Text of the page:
GAF Impact Resistant Shingles meet the highest impact-resistance rating
Impact resistant shingles are tested by dropping a 2 inch steel ball from 20 feet onto the top of the shingles to see if the shingle cracks. GAF impact resistant shingles pass class 4, which is the highest rating possible. For instance GAF’s Timberline ArmorShield series shingles passed the most comprehensive impact-resistance test: UL 2218 Class 4. With this test, the shingles’ ability to withstand high-velocity impact is evaluated. The potential leaks, when subject to high impact. Shingles that pass this test are more likely to prevent leaks into your home.
GAF brands that have been impact resistant approved
As mentioned before, the Timberline Armorshield shingles is one of the main impact resistant shingle brands offered by GAF that offers the protection of a UL 2218 class 4 rated shingle. Another is the Grand Sequoia ArmorShield shingles that combines the look of rugged wood shakes with the protection of UL 2218 class 4-rated shingle. Lastly their Glenwood shingles also passed the UL 2218 Class 4 impact resistance test.
Are all shingles and metal roofs class 4 roof?
Most shingles are not impact rated, and those that are Class 4 run 10 to 20 percent more expensive than those that are not class 4 rated. Many metal roofs are impact resistant and will be rated class four. Now the question that might run through your head is, why is impact resistance so important? Well impact resistance is important because it’s a measure of resistance to hail and debris. Generally speaking, you can’t label something as hail proof but those products that have been classified as class 4 have met the very highest standard of resistance that a roofing material can achieve from the UL safety certification system. Therefore, purchasing roofing products that are class 4 rated means you will have a smaller likelihood of damage after a hail event or a storm where debris has made contact with your roof. Furthermore, replacing a roof is not the only expense when roofing fails. If the hail/debris causes a leak, additional damage is likely to occur inside the building. With Class 4 rated metal systems, your roof is far more likely to remain watertight even after a storm damage.
What about Metal class 4 roofs?
In most cases, local roofing contractors wouldn’t recommend installing a class 4 metal roofing system. Many insurance carriers have clauses in their policies regarding metal roofs which state that they don’t pay out for cosmetic damage to a metal roof system. Metal roofs are incredibly durable, but the flip side to this is that you could be stuck with a dinged up, ugly roof if the metal doesn’t sustain large enough damage for it to be replaced.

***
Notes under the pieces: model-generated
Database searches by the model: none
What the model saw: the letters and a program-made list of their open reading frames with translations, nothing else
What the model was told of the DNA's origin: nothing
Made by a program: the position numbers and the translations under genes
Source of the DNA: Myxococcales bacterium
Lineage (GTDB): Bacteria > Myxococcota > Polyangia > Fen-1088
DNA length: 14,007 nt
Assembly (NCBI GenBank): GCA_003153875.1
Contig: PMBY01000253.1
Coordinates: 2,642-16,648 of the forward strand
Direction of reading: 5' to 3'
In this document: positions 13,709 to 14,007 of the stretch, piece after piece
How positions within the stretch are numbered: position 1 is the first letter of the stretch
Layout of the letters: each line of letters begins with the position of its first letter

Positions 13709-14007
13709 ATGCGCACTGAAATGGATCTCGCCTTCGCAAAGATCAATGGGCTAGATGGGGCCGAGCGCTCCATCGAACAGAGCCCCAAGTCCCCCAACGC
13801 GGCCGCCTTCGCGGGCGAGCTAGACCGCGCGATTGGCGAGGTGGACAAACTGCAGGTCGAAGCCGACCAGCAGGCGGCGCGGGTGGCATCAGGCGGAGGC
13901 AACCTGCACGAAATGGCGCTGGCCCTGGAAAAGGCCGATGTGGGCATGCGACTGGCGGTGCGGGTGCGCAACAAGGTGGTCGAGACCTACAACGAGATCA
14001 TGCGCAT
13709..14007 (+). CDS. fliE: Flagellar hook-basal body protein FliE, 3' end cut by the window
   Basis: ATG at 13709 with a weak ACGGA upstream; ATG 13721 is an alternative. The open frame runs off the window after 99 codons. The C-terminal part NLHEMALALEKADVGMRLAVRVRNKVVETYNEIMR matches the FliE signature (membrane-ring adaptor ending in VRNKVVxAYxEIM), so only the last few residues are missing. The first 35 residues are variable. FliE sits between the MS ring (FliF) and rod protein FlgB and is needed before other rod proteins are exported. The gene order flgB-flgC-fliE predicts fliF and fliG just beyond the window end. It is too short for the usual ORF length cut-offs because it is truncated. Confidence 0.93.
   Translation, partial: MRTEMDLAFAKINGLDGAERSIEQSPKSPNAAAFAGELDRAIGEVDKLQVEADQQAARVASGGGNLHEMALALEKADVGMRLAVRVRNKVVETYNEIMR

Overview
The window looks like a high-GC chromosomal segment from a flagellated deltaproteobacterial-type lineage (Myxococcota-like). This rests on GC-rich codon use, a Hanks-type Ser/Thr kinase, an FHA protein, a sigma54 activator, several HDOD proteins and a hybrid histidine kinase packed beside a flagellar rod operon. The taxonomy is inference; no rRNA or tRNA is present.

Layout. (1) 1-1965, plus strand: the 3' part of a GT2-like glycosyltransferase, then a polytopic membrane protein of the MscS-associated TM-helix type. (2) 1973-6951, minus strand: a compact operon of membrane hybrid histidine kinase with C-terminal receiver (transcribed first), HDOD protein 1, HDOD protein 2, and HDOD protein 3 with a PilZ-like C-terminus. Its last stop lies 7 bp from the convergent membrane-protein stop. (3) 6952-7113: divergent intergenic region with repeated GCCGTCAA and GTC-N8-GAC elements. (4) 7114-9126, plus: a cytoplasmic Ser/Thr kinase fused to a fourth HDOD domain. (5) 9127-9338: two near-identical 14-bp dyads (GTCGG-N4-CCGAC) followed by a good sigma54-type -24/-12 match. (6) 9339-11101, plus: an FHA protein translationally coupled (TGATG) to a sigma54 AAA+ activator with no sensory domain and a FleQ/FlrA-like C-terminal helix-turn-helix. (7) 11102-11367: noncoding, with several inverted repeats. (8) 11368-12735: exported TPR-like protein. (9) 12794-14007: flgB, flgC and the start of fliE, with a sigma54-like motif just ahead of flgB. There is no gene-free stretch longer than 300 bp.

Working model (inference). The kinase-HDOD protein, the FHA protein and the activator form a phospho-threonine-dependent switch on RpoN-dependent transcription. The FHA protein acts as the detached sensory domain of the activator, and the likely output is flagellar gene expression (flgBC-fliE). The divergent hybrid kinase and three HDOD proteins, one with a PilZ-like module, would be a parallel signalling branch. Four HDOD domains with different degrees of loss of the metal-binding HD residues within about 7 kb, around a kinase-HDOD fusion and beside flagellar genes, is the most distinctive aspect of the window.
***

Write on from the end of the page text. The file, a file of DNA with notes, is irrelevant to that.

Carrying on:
Imagine spending $60,000 for a steel roof and having it dented to the point of being able to view it from the ground, yet it doesn’t have any functional damage required by an insurance company to be replaced. The homeowner should not be surprised when an insurance adjuster denies a claim based on the policy stating that they do not owe to replace the steel roof panels or stone coated steel without real functional damage. It is advisable to read your roofing insurance policy carefully when considering investing in a metal roof system.
Are Class 4 shingles worth the money?
Some homeowners live in a country or state where there is a frequent amount of hail. Some areas that experience particularly bad hail storms regularly can experience hailstones ranging in size from golf balls to baseballs! Now, whether you live in an area where there is a frequent amount of hail or not, if hail were to hit your home, the results could be devastating for your entire property, and mainly your roof. Therefore, many homeowners are actually looking into modified, impact resistant shingles for their home. However, a good portion of homeowners might actually be hesitant to purchase, wondering if they should just purchase these newer, more expensive shingles are really worth the money.
No local roofing contractors could ever say that any roof is hail proof, however it has been proven that class 4 shingles, which have been modified to resist impact, are absolutely worth the cost. With impact resistant shingles, they can significantly minimize the amount of damage that hailstones and storms can often bring. If you live in an area, such as Upstate New York, that frequently sees a lot of hail and inclement weather then an upgrade to will be particularly worth the investment.